Similarly, Google through the Accelerator programme offers technical project support and mentorship through workshops, focused on product design, leadership development for founders, customer acquisition, specialized training, and access to the company’s network of engineers and experts plus media opportunities.
Launched in 2018, it was designed to bring the best of Google’s programmes, products, people and technology to startups that leverage machine learning and AI or plan to do so in future.
The programme cuts across numerous sectors such as e-commerce, health tech, logistics, mobility, AI, utility, digital identity, data management and mixed reality. The seven participating countries have been Nigeria, South Africa, Kenya, Uganda, Egypt, Tanzania and recently Coté d’Ivoire, which has made a debut in the programme.
Notable alumni startups of the programme include Pezesha, Kudi, Thrive Agric, Curacel, Ndovu, 54gene, OkadaBooks among others.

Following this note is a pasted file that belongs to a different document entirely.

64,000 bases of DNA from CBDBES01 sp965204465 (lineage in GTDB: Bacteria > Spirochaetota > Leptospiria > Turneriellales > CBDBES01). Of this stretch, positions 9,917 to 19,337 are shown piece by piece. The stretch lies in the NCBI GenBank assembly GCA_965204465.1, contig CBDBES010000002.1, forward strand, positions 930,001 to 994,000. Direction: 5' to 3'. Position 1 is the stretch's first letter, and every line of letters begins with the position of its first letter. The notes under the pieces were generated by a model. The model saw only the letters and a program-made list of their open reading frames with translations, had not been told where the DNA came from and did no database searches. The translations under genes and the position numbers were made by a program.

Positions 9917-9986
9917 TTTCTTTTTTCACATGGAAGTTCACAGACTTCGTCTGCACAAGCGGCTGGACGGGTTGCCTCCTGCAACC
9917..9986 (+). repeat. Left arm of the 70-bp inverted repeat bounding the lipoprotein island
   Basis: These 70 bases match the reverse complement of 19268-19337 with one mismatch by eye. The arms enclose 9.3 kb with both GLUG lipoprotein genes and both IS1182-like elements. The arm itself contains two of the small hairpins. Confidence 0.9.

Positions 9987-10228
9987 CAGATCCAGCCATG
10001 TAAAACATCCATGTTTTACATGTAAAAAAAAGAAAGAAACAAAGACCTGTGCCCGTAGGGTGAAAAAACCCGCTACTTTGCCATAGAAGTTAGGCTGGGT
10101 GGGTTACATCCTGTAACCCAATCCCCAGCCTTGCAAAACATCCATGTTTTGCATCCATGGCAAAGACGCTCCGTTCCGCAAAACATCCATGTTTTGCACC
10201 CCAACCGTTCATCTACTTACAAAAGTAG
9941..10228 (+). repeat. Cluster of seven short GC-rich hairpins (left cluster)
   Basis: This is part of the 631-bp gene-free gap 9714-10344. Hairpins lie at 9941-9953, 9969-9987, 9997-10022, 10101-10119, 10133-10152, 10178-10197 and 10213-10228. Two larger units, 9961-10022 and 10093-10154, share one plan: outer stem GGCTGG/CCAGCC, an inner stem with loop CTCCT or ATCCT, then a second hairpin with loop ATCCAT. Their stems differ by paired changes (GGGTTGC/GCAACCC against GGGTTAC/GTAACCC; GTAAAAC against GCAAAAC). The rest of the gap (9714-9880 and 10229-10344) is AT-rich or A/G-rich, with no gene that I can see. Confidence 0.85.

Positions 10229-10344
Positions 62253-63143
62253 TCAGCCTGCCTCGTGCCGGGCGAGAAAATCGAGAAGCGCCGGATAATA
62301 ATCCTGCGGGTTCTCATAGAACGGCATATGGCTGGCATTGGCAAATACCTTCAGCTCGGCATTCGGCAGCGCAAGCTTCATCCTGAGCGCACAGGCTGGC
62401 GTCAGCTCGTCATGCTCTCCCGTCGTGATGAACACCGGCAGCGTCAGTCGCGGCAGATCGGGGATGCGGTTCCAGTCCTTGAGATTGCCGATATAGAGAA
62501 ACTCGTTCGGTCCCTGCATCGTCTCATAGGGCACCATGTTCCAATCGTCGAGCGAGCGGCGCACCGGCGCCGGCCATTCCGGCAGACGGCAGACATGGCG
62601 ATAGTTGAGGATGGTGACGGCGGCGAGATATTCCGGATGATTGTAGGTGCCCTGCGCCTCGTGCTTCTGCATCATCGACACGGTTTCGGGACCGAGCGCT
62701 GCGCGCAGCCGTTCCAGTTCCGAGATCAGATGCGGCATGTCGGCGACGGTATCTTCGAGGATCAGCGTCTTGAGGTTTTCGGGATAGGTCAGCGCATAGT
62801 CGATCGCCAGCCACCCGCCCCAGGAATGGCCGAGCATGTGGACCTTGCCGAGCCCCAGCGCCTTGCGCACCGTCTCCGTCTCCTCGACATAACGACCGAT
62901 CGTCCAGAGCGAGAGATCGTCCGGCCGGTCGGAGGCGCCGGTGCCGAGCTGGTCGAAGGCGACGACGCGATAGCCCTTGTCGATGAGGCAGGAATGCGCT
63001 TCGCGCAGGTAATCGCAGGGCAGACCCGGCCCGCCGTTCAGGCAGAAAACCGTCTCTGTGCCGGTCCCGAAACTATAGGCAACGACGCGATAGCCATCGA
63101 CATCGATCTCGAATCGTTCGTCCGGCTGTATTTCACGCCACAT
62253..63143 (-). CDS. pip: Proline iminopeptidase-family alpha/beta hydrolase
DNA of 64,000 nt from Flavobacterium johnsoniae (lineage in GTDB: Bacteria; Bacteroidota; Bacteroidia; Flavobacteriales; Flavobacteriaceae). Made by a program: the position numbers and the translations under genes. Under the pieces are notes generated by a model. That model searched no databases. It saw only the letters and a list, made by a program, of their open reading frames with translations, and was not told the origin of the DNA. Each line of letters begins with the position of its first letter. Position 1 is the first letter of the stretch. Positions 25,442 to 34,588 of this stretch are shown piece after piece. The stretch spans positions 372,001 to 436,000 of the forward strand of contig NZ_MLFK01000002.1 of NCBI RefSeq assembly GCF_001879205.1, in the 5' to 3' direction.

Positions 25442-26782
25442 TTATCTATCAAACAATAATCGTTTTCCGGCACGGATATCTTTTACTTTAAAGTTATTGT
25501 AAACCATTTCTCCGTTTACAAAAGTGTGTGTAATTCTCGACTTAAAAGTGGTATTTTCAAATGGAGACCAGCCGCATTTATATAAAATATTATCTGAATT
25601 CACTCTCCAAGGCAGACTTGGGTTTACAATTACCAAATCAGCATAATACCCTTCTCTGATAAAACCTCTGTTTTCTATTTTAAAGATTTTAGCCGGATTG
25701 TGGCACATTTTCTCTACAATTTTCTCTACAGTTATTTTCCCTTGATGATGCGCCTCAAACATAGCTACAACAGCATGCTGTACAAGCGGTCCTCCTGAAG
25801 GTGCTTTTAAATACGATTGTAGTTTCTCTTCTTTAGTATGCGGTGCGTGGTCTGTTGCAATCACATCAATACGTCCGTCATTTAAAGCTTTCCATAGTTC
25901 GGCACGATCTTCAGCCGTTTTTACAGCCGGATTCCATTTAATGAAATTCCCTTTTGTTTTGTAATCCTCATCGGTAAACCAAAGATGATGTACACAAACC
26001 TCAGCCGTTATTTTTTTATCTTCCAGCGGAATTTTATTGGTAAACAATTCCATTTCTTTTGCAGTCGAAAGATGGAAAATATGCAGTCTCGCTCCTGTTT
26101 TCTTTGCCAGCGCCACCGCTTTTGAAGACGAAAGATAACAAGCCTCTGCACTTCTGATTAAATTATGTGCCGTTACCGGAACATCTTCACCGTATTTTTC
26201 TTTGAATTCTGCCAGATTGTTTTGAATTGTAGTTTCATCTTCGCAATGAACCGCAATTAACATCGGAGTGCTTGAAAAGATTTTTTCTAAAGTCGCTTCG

Read: Africa’s tech startups ecosystem fastest growing with rising investments.
Africa’s VC investments reached an all-time high in 2019 when 234 technology companies raised US$2.02B in 250 equity rounds. According to the American University in Cairo, venture capital investments in Egypt stood at US$445M in 2021 and are expected to cross US$1B in 2022. The African Tech Startups Funding Report indicates, that Egyptian startups raised US$85M in 2019 and US$141 in 2020.
VC funding to MENA startups registered a surge to US$2.6B in 2021; with Egypt’s startup Halan securing the largest amount recorded in the country at US$125M.